Mechanization or mechanisation (BE) is the process of doing work with machinery. In an early engineering text a machine is defined as follows: “Every machine is constructed for the purpose of performing certain mechanical operations, each of which supposes the existence of two other things besides the machine in question, namely, a moving power, and an object subject to the operation, which may be termed the work to be done. Machines, in fact, are interposed between the power and the work, for the purpose of adapting the one to the other.”[1] In some fields, mechanization includes the use of hand tools. In modern usage, such as in engineering or economics, mechanization implies machinery more complex than hand tools and would not include simple devices such as an un-geared horse or donkey mill. Devices that cause speed changes or changes to or from reciprocating to rotary motion, using means such as gears, pulleys or sheaves and belts, shafts, cams and cranks, usually are considered machines. After electrification, when most small machinery was no longer hand powered, mechanization was synonymous with motorized machines. Water wheels date to the Roman period and were used to grind grain and lift irrigation water. By the 13th century water wheels powered sawmills[3] and trip hammers, to full cloth and pound flax and later cotton rags into pulp for making paper. Trip ha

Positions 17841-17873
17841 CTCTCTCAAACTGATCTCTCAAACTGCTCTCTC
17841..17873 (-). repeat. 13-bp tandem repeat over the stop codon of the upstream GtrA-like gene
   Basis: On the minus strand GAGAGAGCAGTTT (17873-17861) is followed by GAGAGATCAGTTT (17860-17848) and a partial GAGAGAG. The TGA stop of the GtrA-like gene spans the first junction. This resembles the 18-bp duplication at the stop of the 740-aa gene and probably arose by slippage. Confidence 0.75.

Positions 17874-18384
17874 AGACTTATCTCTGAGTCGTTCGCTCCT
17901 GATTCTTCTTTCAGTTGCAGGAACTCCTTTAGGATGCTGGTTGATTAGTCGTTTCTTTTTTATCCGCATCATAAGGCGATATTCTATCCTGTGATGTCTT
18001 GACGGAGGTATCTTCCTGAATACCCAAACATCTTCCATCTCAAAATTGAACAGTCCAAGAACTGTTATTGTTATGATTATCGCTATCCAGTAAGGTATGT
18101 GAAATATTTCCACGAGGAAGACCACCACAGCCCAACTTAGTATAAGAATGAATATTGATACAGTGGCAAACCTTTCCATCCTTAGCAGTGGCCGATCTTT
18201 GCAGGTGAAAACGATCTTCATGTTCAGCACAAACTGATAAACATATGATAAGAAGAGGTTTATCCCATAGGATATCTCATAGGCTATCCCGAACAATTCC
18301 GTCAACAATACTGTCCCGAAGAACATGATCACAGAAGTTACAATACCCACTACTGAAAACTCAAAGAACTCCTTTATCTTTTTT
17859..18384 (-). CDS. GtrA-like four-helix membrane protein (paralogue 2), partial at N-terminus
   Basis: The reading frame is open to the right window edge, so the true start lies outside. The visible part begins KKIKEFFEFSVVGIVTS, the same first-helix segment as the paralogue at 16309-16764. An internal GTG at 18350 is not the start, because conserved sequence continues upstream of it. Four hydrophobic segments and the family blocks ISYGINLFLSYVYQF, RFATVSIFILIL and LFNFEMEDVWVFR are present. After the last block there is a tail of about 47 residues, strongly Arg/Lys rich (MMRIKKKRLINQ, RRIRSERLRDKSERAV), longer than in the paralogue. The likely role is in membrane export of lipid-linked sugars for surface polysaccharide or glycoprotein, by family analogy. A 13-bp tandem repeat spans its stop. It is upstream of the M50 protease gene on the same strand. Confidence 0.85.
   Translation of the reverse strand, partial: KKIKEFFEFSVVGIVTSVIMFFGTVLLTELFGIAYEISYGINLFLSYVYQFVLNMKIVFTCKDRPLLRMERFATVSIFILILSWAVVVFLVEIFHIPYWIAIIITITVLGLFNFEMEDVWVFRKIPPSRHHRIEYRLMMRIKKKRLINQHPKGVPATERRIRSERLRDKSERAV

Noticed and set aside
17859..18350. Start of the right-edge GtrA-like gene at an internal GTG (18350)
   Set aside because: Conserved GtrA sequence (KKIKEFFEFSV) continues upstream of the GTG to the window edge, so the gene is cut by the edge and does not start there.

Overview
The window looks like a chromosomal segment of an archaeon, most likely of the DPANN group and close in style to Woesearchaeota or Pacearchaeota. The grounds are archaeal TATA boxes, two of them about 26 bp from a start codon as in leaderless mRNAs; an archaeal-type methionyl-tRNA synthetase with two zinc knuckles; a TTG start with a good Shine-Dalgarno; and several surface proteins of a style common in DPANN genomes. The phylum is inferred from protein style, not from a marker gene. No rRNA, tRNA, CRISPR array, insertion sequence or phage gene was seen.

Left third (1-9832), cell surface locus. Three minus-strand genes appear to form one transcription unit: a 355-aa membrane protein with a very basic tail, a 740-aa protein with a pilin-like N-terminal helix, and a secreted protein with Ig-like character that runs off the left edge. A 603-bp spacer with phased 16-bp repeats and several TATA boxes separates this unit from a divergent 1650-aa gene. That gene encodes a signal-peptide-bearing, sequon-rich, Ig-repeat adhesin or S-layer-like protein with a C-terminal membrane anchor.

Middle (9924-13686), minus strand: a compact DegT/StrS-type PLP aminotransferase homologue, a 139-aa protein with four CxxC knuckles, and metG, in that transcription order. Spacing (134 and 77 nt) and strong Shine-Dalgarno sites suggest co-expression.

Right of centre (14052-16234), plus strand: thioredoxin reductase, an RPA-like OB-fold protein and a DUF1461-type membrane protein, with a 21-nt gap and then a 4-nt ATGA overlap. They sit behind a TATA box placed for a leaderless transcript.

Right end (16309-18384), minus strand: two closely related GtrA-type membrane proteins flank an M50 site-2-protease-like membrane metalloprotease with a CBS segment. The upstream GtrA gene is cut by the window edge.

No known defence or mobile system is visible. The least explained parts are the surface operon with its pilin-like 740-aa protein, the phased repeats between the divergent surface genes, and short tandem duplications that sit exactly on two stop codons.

mers are shown crushing ore in De re Metallica (1555). Clocks were some of the most complex early mechanical devices. Clock makers were important developers of machine tools including gear and screw cutting machines, and were also involved in the mathematical development of gear designs. Clocks were some of the earliest mass produced items, beginning around 1830.[4][5] Water powered bellows for blast furnaces, used in China in ancient times, were in use in Europe by the 15th century. De re Metallica contains drawings related to bellows for blast furnaces including a fabrication drawing. Improved gear designs decreased wear and increased efficiency. Mathematical gear designs were developed in the mid 17th century. French mathematician and engineer Desargues designed and constructed the first mill with epicycloidal teeth ca. 1650. In the 18th century involute gears, another mathematical derived design, came into use. Involute gears are better for meshing gears of different sizes than epicycloidal.[5] Gear cutting machines came into use in the 18th century.[4] The Newcomen steam engine was first used, to pump water from a mine, in 1712. John Smeaton introduced metal gears and axles to water wheels in the mid to last half of the 18th century. Smeaton also conducted a scientific investigation into the design of water wheels which lead to significant efficiency increases.